17 June 2009
This morning, Green L.A. Coalition had a meeting with Mayor Antonio Villaraigosa. Here’s the mayoral ask from the Transportation Work Group:
The City of Los Angeles has prioritized car traffic over other modes. This over-dependence on automobiles has resulted in many problems locally — from congestion, to smog, to obesity, to a rash of recent collisions resulting in pedestrian fatalities — and globally — from resource wars, to global warming. Continuing our imbalanced reliance on cars hurts Los Angeles economically, environmentally, and erodes our quality of life.
While there are some notable smaller-scale initiatives, mostly from the City Planning Department, the culture of LADOT continues to approach streets as if the only users are cars. There is a new paradigm emerging nationally for “Complete Streets” — streets that are shared by pedestrians, cyclists, transit, and cars.
Green L.A. Ask:
We urge the Mayor to move Los Angeles into the era of Complete Streets. There are four arenas where Mayoral action is necessary to make this vision a reality:
1. Adopt a Complete Streets policy, including reworking existing street standards.
2. Ensure that future city budgets reflect the city’s commitment to accommodating pedestrians, bicyclists, and transit riders, by dedicating more funds specifically for such modes. This includes dedicating local return funds from Measure R for pedestrians, bicyclists, and transit services.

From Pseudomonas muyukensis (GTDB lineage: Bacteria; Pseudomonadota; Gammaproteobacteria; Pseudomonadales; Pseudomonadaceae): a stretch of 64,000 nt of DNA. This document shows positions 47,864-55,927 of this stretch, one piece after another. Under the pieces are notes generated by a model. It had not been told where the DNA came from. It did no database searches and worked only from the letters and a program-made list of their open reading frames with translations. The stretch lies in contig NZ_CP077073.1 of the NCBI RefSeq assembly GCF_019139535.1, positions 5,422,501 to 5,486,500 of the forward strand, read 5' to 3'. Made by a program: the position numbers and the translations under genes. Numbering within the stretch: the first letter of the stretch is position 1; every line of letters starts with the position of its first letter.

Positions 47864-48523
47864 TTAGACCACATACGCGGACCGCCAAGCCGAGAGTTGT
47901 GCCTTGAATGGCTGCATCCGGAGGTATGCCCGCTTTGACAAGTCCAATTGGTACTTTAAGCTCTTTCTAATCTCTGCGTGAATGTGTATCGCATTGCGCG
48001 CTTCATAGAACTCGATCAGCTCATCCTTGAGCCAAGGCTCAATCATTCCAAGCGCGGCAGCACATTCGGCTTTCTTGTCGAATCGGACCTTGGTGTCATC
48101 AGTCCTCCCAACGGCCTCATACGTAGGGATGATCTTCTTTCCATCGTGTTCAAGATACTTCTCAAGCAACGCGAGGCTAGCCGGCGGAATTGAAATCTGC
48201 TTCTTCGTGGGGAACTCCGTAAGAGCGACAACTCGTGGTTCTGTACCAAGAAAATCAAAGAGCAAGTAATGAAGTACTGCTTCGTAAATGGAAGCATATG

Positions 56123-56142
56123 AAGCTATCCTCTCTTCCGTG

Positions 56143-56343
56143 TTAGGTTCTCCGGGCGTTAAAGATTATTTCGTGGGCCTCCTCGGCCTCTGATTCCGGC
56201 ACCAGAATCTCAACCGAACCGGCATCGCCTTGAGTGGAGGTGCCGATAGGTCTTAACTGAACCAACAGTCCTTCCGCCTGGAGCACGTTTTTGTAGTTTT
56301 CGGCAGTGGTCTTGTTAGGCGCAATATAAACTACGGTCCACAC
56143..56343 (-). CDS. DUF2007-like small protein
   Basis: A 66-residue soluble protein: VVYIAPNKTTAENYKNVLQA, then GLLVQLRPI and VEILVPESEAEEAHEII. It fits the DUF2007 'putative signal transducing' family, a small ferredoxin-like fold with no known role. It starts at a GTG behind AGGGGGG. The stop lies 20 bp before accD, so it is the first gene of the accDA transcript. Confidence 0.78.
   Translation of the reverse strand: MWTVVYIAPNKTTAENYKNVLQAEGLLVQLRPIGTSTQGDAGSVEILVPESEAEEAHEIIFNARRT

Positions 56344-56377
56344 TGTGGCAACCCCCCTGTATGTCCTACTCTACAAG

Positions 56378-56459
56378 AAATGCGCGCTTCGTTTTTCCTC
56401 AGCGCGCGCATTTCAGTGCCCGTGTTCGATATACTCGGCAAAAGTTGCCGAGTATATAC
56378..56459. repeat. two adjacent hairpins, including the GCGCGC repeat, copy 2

3. Use the Mayor’s leadership at Metro to emphasize Complete Streets regionally, including incorporating a Complete Streets policy in Metro’s Call for Projects, where pedestrian and bicycle projects need to be given more funding.
4. Direct deputy mayors for environment, transportation, and economic development to work together and meet with us on a regular basis to make Los Angeles streets livable, vibrant, environmentally-friendly and efficient for all.
The mayor responded affirmatively, though not necessarily committing to specifics. He cited his leadership on Measure R, pledged to keep Metro fares low, and stated his interest in a “more serious bicycle program.” The mayor concluded with a call to the assembled environmental and environmental justice communities to “stand up more” so that our agenda can move forward and not get bogged down by the “retrenched group of folks who weigh in against everything we do.”
Environmental Deputy Mayor David Freeman followed. Freeman was generally very good – refreshingly straightforward and emphasizing “actions that end up in results.” He placed a lot of importance on climate change which he considers the most important issue facing us today. He was generally supportive of bikes, but his interest, though, was more in getting cleaner/renewable energy and ultimately getting L.A.’s fleet of cars to be powered by renewable energy.
16 June 2009
Today the city of Los Angeles’ Planning and Land Use Management (PLUM) Committee heard a report back on the Complete Streets Council Motion 08-3349. The motion (outlined in an earlier blog post here) instructs the city’s Planning and Transportation Departments (DCP and DOT respectively) to report on the city’s plans to implement last year’s state Complete Streets legislation. The Green L.A. Trasnportation Working Group was well-represented as Dorothy Le (Los Angeles County Bicycle Coalition Planning and Policy Director) and I attended and testified.